Tools and method
I live in a New York apartment with limited workshop space (the dining table) and limited tools, but I do have a Dremel which would be essential. Youtube tutorials recommended a hole saw to get nice round cuts, but I don’t have one, and the saw blade and mounting equipment were going to set me back $60 which I didn’t want to pay for a once off job. Instead I would Dremel the entire thing, then line the cut with car door trim. This was a popular method on modding sites and I could buy the rubber trim on Ebay by the foot.
I took a bunch of measurements of the case and the graphics card and worked out how big my cuts would have to be and how far down and along the case. To check this, I cut a sheet of paper to the same size as the case and then drew the hole out using a pair of compasses and ruler. I could then remove the case lid and hold the paper alongside the case at the correct location to make sure everything lined up.
Once I was happy I use masking tape to cover the side of the case, then punched guide hold with the compass point. Once this was done I could redraw the design on the masking tape. After checking I’d marked the right side (actually the left side looking from the front) I was ready to cut.
Following more youtube tutorials I sat the case on a cardboard box, so I could cut through without wrecking the furniture. I started off with the straight cuts as they were the easiest. Looking back on it I should have practised a cut inside the waste material, rather than going straight in on the edge, but everything worked out well enough.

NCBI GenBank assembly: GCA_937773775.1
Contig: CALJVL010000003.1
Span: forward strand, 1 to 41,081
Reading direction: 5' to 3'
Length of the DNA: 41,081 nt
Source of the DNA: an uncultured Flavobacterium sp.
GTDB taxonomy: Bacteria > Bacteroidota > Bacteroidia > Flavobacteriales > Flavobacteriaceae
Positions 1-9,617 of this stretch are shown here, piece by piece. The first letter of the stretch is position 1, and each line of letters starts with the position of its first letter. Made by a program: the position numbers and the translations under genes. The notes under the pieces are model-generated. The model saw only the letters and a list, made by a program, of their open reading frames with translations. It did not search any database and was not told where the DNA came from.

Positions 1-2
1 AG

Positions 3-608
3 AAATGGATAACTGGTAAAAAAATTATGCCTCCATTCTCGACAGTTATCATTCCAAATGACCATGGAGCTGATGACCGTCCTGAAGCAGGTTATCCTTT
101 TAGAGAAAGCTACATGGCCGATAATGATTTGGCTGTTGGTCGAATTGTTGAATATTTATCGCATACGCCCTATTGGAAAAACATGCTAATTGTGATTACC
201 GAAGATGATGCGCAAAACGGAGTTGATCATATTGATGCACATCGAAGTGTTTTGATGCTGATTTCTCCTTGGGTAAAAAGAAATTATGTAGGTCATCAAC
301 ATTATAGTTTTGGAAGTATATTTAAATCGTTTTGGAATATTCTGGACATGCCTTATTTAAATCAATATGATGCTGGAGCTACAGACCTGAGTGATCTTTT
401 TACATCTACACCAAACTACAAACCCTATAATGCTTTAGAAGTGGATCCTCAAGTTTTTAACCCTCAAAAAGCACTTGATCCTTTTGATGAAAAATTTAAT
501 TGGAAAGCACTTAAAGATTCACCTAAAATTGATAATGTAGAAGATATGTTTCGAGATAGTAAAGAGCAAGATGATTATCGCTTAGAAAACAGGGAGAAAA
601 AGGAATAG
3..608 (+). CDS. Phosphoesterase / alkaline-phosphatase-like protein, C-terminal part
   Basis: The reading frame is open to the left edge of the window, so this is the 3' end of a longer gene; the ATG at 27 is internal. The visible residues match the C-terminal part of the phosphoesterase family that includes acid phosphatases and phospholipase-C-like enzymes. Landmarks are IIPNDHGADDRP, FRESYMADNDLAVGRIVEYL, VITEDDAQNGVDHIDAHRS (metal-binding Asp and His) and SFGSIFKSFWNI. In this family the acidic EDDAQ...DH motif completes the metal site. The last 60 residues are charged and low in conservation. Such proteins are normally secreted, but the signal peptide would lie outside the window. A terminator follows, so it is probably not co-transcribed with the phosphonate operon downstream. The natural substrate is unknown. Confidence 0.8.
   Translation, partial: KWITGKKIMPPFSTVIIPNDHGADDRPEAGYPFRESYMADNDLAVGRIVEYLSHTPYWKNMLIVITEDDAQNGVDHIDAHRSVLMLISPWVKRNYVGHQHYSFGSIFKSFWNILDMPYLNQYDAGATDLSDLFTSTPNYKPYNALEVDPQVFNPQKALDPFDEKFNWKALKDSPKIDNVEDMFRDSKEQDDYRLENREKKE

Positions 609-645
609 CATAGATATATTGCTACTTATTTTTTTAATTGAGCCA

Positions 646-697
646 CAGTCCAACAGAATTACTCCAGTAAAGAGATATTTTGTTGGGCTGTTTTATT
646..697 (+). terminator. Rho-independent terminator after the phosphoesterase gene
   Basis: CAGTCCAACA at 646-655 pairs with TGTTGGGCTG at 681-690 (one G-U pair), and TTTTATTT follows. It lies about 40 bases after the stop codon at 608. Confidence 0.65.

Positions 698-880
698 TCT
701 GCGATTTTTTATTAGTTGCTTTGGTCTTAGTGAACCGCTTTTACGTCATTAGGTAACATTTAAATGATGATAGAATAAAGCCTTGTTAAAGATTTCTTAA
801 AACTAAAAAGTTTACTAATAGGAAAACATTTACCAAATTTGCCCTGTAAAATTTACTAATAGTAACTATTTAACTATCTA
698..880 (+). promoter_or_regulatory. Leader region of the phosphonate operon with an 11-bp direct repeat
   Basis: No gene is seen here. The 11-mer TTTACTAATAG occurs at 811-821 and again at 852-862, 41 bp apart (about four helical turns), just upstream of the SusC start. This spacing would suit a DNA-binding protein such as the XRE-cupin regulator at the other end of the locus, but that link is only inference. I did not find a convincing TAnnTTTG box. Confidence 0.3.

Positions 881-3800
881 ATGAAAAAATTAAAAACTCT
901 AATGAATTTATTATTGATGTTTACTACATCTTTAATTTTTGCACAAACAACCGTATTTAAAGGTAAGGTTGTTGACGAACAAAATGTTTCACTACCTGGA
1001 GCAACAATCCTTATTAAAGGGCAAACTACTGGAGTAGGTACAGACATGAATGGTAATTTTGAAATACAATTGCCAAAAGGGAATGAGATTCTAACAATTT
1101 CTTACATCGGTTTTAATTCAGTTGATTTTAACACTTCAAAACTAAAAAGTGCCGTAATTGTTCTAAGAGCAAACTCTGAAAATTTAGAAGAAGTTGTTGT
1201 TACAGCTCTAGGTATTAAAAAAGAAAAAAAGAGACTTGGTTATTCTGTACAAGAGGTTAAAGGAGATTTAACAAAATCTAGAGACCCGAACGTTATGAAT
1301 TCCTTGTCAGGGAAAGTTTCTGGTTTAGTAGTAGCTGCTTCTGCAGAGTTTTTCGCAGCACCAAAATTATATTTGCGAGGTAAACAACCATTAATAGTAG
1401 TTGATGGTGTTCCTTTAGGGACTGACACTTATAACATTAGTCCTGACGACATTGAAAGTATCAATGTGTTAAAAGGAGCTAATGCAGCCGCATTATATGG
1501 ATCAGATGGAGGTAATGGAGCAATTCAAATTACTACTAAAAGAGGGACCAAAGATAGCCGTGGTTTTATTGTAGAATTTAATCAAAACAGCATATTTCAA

Once complete I looked at the curved cuts and decided more youtube tutorials were in order. 10 minutes later I found the trick was to hold the Dremel at a 45 degree angle so that the disk would describe a curve in the metal. Once I had that trick the curves were pretty easy to do. In fact I managed to make all the cuts with a single cutting disk (an improvement on the last case mod I did in 2002).
Cutting complete I used a file to remove the burrs and make the edge smooth. It still looked pretty amateur though, the cuts weren’t straight and the paint was flaked from the edges. This is where the car door edging shows it’s brilliance! The thick rubber is has a U shaped profile and fits over the edge. It’s flexible enough to go around the curve and makes my ameture hour cuts look smooth and professional.
And that’s it! I did think about adding a mesh on the inside to protect the fan blades from curious cats, but it hasn’t been necessary. The new vent allows the graphics card to suck in cool air from outside the case, and it vents out the back, separating the card’s heat circuit from the rest of the PC. I’m really happy with the way it looks, and the performance is spot on. It’s pulling significantly less power than the old system, which I put down to less fans and more efficient power supply.
Since building the PC I have bought a NAS so local storage is no longer an issue.